Witless vandals defacing the odd Zoom chat room have given repressive states (think Singapore) another excuse to stomp on a development they dread: Technology that’s letting a hundred schools of thought contend.
Zoom says it has fixed the intruder problem, though this isn’t praising a brand but a system. Whatever platform is used the blessings beat the condemnations, particularly for those outside big cities.
Sure, we’ll miss the occasional drinkies, nibbles and the chance to swap clichéd greetings with alleged friends, though not the airfares, hotel bookings, taxis and a score of other wallet drainers. On-line conferencing will maul the events business but it will save participants a packet and exponentially expand exposure to ideas.
After taking part in several webinars since the lockdown began some nuggets have been gleaned. Borrowing a clickbaiter trick to lure the naive, here are the Five Top Tips To Zoom Ahead!!!
One – don’t fear the science. It’s rewarding. Watching aloof academics reveal their keyboard incompetence delivers extreme schadenfreude, or as Greeks say, epicaricacy.
This base emotion gets engorged when the mouse fumblers are the same men (almost always) who sneer at sound guys when mikes fail during the old-fashioned stage events.
In the sight of the webinar all are equal. The custodians of exclusive insights aren’t up there staring down like royals; they’re on the same level as the plebs.
Two – abandon PowerPoints. Or if necessary make them so simple even arts grads can follow. That means one short headline and a crisp statement. For guidance watch how the ABC and other TV channels put text on screen.
Trying to decode graphs wrapped with strings of sentences and colored lines forking like frozen lightning across a monitor is a misuse of space. So are pie charts. Leave them in the oven.
Likewise reading aloud the info on the slide, a habit dropped by smart users shortly after PP appeared in 1987 and got embraced by lecturers everywhere. Explaining pictures is best done in the nursery teaching toddlers. Assume participants are adults, particularly if they’re adolescents. They live on the upside of the digital divide.
Webinars demand attitude upgrades to be effective. These are evolving, but here’s a certainty for an uncertain world: Presenters need to be as professional as they were before our assumptions and hopes were shoveled into the Covid-19 cement mixer.
There’s a tendency to treat the technology casually. Because the star turns are sitting at home unshaved in Rudd-era cardies doesn’t mean they can abandon lucidity for ums and errs. Wear what you like, but treat the audience as though you’d spruced up physically and mentally for a speech at a five-star shindig or an appearance on Q & A.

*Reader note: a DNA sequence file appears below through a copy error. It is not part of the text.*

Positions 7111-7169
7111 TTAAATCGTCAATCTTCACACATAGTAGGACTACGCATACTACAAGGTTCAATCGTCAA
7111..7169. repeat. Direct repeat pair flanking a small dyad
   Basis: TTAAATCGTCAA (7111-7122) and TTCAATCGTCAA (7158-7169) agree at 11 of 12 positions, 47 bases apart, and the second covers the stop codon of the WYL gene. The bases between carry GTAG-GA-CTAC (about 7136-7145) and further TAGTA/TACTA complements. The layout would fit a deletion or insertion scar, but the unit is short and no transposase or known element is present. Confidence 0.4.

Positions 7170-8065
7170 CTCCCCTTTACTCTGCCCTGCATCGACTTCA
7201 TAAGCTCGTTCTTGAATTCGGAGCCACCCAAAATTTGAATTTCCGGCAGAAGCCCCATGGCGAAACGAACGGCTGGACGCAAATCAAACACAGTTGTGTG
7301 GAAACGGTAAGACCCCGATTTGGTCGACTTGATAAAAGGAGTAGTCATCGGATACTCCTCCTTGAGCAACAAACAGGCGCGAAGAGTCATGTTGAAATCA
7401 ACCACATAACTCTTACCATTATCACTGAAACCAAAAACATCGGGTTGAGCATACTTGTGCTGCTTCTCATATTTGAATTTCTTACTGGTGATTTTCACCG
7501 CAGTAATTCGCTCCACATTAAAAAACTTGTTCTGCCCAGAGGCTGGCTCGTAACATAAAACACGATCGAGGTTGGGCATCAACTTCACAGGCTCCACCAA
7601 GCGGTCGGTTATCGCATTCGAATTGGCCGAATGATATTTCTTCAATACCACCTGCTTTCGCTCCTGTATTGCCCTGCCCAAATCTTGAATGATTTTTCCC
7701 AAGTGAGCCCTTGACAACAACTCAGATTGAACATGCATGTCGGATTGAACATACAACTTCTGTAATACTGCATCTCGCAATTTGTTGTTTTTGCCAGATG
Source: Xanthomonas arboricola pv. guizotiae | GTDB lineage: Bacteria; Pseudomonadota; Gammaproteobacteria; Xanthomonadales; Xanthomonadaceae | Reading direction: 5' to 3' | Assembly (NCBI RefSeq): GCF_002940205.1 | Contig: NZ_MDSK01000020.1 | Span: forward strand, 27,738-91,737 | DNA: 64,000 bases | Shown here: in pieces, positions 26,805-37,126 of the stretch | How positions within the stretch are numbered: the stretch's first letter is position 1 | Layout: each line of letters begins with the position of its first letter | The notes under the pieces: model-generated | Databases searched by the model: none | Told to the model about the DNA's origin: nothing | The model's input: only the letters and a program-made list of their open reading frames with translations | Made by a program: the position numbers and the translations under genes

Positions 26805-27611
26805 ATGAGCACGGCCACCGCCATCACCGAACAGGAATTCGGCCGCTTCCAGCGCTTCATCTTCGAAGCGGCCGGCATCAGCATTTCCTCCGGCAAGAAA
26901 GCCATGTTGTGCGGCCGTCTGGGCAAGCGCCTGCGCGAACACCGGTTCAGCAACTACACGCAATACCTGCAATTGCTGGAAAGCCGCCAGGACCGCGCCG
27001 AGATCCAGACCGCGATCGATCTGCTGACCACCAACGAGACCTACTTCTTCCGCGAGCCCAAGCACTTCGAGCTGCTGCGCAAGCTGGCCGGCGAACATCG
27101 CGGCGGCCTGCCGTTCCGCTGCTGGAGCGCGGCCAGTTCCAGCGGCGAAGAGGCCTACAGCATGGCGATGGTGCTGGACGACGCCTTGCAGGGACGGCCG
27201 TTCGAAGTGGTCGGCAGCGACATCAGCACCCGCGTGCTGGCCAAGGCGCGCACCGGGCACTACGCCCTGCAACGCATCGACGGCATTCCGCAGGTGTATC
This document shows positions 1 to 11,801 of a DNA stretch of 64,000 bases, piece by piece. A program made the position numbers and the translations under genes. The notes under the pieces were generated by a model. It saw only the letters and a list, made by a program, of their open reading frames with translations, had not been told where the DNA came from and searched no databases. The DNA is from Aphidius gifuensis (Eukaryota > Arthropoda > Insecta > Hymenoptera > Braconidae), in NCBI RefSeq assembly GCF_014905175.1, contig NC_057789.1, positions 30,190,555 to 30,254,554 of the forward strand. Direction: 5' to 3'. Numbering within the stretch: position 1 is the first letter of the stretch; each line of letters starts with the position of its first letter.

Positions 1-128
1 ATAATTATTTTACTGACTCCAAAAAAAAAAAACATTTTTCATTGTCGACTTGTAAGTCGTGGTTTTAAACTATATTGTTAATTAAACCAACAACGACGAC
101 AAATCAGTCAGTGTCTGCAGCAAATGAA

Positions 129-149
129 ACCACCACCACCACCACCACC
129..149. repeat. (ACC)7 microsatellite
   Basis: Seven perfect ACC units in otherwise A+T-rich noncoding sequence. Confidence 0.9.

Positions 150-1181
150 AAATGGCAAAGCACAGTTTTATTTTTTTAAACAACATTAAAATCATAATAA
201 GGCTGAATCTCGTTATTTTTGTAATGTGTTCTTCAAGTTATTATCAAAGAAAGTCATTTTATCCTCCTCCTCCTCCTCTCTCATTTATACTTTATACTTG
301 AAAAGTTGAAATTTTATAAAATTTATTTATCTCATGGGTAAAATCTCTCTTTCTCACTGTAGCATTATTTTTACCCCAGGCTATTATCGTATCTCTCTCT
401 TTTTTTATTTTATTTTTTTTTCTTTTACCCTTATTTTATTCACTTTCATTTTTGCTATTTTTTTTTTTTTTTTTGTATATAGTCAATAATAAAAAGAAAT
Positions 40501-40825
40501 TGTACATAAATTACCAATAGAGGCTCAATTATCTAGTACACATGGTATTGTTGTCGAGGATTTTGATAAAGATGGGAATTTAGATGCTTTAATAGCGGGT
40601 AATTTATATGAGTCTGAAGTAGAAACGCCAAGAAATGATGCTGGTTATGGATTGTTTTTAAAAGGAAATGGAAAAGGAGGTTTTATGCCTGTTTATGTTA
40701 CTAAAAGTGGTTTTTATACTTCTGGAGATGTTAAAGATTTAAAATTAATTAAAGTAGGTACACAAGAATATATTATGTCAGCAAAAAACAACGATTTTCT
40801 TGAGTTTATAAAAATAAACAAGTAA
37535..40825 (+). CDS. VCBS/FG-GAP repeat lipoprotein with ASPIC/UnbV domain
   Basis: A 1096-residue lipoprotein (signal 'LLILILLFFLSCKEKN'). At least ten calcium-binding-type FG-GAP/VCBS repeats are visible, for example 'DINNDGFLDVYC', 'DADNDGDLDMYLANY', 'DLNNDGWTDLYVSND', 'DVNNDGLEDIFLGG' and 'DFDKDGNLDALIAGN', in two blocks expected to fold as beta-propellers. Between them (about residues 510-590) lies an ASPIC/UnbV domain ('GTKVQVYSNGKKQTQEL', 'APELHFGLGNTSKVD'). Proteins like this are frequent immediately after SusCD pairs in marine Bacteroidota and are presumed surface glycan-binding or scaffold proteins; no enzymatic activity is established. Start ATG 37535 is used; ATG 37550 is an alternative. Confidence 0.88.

Three – watch your back and background. Press photographers are sly snappers, seeking to frame speakers near EXIT signs, handy when there’s a coup underway.
Another favourite is the halo effect by including a light behind the speaker’s head – a delight to deflate lovers of the bully pulpit.
In media conferences the pros get below newsmakers to snare the scorn shot. If peering down at your device you’ll produce the same effect. The wary put computers atop a box; a bit awkward for keyboarding but they get to eyeball direct.
Laptop cameras can also make the learned who normally feature in book-lined libraries look unlearned at home. If the show gets tedious, viewers will scan furniture, wall hangings and shelves with the same ferocity reserved for TV hosts’ dress and make-up:
‘Did you see that couch and those cushions? No taste, and she’s supposed to be a prof.’
If sitting before a window the lens will respond to the light so a face becomes a dark blob. No problem if that’s the image you cultivate.
Tell other members of the household you’re online so they don’t burst into the scene in dishabille. Correction: Don’t warn others. There’s nothing like a streaker to brighten a boring conference.
Four – start on time. The punctual are put in a ‘waiting room’ while the organisers scramble to get their act together. As tech masters they’re supposed to radiate confidence. If the trumpet gives an uncertain sound then who will to the browser?
Five – Feedback. Presenters whinge about not feeling the mood of on-line meetings, to draw energy. Nonsense. Click on the multiple image button and there we are, hundred of watchers in our lounges and kitchens.
The protocols of politeness, staying awake and concentrating no longer apply.
Is the audience riveted or distracted, stroking pussies, picking noses, wandering out for a cuppa, scratching their crutches, doing things they’d never do in public – forgetting they’re in public?
If that’s what you witness you’re getting feedback in digital spades. The message says: Update.
The CHAT feature allows comments while the preachers are waffling so we can tell them they’re spouting nonsense – or revealing wisdoms. The button marked LEAVE can be clicked without guilt. Asking others to squash up while muttering apologies about babysitters or parking meters is yesterweek.
Webinars let us speak truth to each other in forums that are democratic. We’re no longer onlookers but inlookers, pondering the great issues of our troubled times with like minds.
Duncan Graham www.indonesianow.blogspot.com is an Australian journalist writing from Indonesia.